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" ... assiduously, and as it appears to me successfully, finds a parallel for almost every peculiarity in some of the oldest English authors. He maintains that it is an absurdity to imagine that the vulgar fabricate language for their own ordinary use,... "
The Vocabulary of East Anglia: An Attempt to Record the Vulgar Tongue of the ... - Page 2
by Robert Forby - 1830 - 281 lehte
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The London Quarterly Review, 15. köide

William Lonsdale Watkinson, William Theophilus Davison - 1861
...fabricate language for their own ordinary use, and asserts concerning every vernacular tongue, that ' its forms, be they as many and as various as they may, are all in stibstance remnants and derivatives of the language of past ages, which were at some time or other...
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Proceedings, 43. köide

Literary and Philosophical Society of Liverpool - 1889
...fabricate language for their own ordinary use, and asserts, concerning every vernacular tongue, that " its forms, be they as many and as various as they may,...they have become only locally used and understood." The general and pervading characteristic of the East Anglian is narrowness and tenuity of enunciation,...
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Proceedings, 43. köide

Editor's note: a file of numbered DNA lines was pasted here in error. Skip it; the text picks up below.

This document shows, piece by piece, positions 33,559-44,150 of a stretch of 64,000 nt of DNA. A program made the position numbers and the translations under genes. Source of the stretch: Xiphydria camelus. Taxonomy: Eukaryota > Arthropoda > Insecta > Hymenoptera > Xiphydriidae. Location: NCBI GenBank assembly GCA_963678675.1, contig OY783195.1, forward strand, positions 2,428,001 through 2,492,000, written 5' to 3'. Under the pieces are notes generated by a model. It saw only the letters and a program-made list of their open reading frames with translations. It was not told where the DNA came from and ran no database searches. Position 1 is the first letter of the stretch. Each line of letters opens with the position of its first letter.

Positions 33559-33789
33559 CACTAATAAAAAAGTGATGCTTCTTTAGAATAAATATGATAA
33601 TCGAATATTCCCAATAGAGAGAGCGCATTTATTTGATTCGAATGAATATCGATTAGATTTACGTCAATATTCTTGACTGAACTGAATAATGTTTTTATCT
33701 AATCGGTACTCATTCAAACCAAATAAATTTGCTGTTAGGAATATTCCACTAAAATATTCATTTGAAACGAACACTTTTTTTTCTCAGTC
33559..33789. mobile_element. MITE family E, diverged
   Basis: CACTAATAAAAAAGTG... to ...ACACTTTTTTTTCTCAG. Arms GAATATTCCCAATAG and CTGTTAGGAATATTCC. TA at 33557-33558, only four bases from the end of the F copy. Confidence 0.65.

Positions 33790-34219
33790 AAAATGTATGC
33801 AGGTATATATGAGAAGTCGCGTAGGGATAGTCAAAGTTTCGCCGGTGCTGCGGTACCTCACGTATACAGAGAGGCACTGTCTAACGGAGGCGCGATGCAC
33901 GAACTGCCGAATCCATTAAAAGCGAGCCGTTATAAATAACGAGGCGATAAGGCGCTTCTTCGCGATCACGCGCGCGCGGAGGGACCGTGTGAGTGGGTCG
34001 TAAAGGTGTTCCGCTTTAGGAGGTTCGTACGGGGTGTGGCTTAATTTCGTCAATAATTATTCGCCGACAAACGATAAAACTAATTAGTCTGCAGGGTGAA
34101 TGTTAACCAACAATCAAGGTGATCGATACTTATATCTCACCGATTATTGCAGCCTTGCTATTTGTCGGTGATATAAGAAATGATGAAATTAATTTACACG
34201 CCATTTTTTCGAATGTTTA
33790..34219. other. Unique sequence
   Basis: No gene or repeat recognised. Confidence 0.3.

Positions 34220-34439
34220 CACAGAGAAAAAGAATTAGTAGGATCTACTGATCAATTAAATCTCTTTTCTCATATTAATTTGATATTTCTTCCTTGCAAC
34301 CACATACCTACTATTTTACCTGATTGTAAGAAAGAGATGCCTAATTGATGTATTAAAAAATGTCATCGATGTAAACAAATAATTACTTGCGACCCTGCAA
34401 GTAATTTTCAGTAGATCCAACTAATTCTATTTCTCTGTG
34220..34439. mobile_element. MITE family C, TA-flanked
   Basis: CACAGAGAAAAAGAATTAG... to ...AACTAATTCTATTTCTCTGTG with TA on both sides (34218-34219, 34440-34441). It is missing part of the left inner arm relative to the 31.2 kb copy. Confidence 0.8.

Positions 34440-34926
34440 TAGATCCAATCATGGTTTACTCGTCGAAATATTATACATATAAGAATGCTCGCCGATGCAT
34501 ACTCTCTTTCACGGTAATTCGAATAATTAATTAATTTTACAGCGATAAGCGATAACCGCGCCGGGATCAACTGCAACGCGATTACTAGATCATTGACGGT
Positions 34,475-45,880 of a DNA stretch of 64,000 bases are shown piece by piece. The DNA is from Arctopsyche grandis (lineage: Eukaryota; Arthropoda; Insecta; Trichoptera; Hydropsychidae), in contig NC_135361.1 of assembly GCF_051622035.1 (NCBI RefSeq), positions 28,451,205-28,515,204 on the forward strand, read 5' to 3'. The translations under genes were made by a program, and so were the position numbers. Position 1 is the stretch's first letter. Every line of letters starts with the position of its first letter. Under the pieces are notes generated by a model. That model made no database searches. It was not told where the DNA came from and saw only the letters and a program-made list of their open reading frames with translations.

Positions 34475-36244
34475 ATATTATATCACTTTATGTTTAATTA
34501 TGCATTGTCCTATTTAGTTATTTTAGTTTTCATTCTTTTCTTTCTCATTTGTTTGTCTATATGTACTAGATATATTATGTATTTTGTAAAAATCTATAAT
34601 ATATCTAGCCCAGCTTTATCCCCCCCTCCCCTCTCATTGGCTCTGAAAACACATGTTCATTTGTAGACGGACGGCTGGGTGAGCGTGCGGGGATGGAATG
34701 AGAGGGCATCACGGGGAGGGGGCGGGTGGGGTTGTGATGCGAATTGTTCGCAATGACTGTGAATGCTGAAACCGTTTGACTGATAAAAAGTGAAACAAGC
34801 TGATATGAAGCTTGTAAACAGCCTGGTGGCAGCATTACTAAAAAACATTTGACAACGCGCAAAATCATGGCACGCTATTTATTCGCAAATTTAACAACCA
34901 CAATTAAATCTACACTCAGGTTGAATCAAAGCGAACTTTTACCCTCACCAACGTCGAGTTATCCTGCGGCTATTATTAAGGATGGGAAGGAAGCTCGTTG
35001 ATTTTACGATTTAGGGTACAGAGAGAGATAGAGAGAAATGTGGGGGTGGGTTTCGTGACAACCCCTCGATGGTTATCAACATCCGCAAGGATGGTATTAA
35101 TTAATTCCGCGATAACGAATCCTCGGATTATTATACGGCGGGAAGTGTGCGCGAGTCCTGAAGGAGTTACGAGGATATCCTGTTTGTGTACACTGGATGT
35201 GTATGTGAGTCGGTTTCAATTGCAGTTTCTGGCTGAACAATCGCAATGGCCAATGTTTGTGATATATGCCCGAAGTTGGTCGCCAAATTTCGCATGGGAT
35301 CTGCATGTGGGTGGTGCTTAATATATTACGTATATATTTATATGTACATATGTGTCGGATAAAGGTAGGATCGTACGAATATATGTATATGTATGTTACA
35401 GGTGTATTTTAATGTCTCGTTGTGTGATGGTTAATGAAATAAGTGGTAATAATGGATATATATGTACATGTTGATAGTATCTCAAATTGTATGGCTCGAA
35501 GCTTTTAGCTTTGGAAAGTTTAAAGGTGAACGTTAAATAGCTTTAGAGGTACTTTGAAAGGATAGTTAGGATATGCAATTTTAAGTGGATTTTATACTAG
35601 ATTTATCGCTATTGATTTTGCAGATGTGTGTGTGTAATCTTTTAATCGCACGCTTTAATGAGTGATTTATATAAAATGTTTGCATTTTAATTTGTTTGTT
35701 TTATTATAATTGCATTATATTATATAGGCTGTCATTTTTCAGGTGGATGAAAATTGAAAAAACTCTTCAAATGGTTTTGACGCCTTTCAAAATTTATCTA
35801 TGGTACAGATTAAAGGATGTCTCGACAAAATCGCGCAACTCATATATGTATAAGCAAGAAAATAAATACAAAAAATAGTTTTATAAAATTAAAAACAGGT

Literary and Philosophical Society of Liverpool - 1889
...fabricate language for their own ordinary use, and asserts, concerning every vernacular tongue, that " its forms, be they as many and as various as they may,...they have become only locally used and understood." The general and pervading characteristic of the East Anglian is narrowness and tenuity of enunciation,...
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Proceedings of the Liverpool Literary & Philosophical Society, 43–44. köide

Literary and Philosophical Society of Liverpool - 1889
...fabricate language for their own ordinary use, and asserts, concerning every vernacular tongue, that " its forms, be they as many and as various as they may,...they have become only locally used and understood." The general and pervading characteristic of the East Anglian is narrowness and tenuity of enunciation,...
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English in Nineteenth-Century England: An Introduction

Manfred Görlach - 1999 - 338 lehte
...from the 'good men and true' of regular and decent society; it certainly is by no means applicable to any form whatsoever of a National Language, constituting...nation. Such forms, be they as many and as various as 20 they may, are all, in substance, remnants and derivatives of the language of past ages, which were,...
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